Contribution towards Zero elimination of Malaria in Southern Africa
The Elimination 8 (E8) initiative includes Angola, Botswana, Mozambique, Namibia, South Africa, Swaziland, Zambia and Zimbabwe with interventions aimed at elimination of Malaria in most southern countries and better control of Malaria in boarding countries. This initiative is funded by the Global Fund to fight HIV/AIDS, TB and Malaria. DAPP Namibia is part of the E8 cross border consortium along the Namibian – Angolan border with two organizations in Namibia and three operating on the Angolan side of the border in cooperation with the Ministry of Health and Social Services in both countries.
The principal objective/strategy of the project activities is to contribute to the pre-elimination of Malaria in Namibia and contribute to better control of Malaria in the southern part of Angola. The strategy consists of testing, diagnosing, treatment, information and surveillance of Malaria through community mobilization, mobile, and stationary health services in close cooperation with health authorities.
Areas of Implementation:
At the Katwitwi border crossing DAPP Namibia is operating a Malaria Plus Health Clinic, where people who are crossing the border are invited for testing and treated on the spot when diagnosed with Malaria. The Malaria Basic Team is mobile and operates with a driver, a nurse, and a community health worker. This team does information campaigns and testing at an informal river crossing sites. At this site people tested positive for Malaria are treated on the spot. The 3 Surveillance Teams observe Malaria breakout cases. When informed by a nurse in charge that at a certain village that one or more people came to the clinic with Malaria, the surveillance team will go to that village and set up the testing unit under a tree. All people in a radius of 100 meters from the household where Malaria is found are tested and treatedon the spot if they are diagnosed with Malaria. At the same time, the environmental health officers assess the area together with the headman or other villagers for stagnant water where mosquitos might breed, and take action with cleaning and spraying if mosquito larvae are found.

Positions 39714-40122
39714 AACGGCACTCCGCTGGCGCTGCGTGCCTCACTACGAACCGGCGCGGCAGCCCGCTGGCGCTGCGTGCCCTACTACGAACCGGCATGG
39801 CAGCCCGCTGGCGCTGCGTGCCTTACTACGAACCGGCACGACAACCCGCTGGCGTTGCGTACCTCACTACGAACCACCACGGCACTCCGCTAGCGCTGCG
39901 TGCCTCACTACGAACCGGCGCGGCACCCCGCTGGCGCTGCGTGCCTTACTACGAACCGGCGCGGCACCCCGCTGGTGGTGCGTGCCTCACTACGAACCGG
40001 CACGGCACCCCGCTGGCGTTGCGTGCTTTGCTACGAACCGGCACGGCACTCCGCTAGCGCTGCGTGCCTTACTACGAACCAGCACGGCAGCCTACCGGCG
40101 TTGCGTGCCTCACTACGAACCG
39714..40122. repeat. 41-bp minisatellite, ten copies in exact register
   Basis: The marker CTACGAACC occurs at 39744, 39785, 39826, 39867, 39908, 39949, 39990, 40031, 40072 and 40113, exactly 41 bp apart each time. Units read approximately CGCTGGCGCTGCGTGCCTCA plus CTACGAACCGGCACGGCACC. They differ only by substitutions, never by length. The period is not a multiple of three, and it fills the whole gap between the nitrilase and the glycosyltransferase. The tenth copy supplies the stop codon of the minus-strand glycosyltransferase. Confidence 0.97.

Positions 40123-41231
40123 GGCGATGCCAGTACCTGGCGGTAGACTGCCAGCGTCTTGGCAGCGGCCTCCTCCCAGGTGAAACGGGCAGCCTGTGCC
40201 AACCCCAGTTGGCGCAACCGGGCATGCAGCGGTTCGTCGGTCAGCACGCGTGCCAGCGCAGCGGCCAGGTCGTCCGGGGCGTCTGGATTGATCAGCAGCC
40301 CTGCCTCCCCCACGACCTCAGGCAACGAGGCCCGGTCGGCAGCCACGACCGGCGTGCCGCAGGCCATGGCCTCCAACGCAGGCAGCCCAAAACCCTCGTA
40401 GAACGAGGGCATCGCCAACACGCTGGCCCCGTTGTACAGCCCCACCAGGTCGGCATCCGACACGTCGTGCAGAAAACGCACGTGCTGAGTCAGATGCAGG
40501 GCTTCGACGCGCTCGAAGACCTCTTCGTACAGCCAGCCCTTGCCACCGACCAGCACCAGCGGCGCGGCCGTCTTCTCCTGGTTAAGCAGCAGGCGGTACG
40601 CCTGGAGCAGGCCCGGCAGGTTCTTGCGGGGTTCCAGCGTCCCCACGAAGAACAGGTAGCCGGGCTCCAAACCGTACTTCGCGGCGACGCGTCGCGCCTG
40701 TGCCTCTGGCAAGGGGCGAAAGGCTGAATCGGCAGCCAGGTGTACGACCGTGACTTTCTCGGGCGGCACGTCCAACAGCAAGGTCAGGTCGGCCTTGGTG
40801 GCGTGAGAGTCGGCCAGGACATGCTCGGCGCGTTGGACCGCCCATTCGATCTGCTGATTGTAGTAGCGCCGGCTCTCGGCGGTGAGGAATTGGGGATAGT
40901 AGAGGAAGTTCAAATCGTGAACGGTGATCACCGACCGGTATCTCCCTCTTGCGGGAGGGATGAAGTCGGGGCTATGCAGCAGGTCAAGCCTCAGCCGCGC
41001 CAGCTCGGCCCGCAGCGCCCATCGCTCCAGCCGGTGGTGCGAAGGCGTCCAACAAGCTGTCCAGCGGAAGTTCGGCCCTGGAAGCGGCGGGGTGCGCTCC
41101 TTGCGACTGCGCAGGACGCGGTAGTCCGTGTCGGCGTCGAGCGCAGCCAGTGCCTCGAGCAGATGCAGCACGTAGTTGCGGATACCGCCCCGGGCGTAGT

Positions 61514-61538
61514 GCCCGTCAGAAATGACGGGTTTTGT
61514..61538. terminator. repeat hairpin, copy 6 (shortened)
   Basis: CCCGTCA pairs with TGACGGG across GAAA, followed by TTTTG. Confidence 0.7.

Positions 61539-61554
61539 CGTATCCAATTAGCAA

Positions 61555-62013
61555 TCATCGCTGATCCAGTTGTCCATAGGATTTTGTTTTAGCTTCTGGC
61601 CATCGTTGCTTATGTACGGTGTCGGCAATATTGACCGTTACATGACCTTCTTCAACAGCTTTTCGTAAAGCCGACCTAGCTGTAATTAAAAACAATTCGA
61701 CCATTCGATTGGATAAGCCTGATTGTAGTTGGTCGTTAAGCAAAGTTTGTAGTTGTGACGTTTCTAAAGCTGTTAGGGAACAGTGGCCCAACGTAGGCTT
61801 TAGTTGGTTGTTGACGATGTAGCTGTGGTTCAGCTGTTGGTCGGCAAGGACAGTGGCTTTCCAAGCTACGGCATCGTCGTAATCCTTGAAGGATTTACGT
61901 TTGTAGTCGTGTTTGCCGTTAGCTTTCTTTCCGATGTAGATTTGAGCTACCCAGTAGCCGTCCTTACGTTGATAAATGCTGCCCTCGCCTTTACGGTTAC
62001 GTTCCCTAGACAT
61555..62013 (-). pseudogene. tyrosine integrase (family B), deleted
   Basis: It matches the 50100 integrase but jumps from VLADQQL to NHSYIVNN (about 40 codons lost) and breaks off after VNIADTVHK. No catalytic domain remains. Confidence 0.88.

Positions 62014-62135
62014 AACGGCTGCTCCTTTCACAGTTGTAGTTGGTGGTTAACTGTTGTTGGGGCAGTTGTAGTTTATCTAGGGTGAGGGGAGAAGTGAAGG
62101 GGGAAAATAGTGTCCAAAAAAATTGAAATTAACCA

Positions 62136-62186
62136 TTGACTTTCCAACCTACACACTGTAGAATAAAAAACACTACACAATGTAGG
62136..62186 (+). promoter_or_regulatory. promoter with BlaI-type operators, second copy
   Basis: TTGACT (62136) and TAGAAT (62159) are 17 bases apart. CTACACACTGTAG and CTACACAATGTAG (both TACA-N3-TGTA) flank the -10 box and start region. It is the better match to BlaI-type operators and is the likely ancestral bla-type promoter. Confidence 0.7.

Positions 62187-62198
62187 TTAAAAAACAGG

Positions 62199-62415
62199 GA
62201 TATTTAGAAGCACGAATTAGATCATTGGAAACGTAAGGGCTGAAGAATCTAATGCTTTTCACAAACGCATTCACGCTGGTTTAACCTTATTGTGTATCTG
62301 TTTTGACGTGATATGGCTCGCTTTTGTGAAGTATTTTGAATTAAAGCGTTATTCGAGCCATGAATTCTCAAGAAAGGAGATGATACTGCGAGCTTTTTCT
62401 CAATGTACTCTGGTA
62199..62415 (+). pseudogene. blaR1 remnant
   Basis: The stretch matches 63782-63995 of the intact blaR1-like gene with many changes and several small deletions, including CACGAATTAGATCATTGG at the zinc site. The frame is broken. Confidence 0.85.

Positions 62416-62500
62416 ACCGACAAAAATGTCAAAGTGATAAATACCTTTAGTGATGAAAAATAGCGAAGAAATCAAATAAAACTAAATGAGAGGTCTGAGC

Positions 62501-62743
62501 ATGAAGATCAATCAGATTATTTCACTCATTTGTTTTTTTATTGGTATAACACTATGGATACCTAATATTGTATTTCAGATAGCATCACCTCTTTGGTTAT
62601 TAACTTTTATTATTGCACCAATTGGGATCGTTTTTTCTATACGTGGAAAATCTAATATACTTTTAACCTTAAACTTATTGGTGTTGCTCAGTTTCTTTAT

"It is good that everyone is tested, and those who were tested positive were treated. It is also good that people do not have to go to the hospital, get tested and they did not spend any cent” said a community member when asked whether the project has brought change to the area.
About 32,645 people were tested in 2018.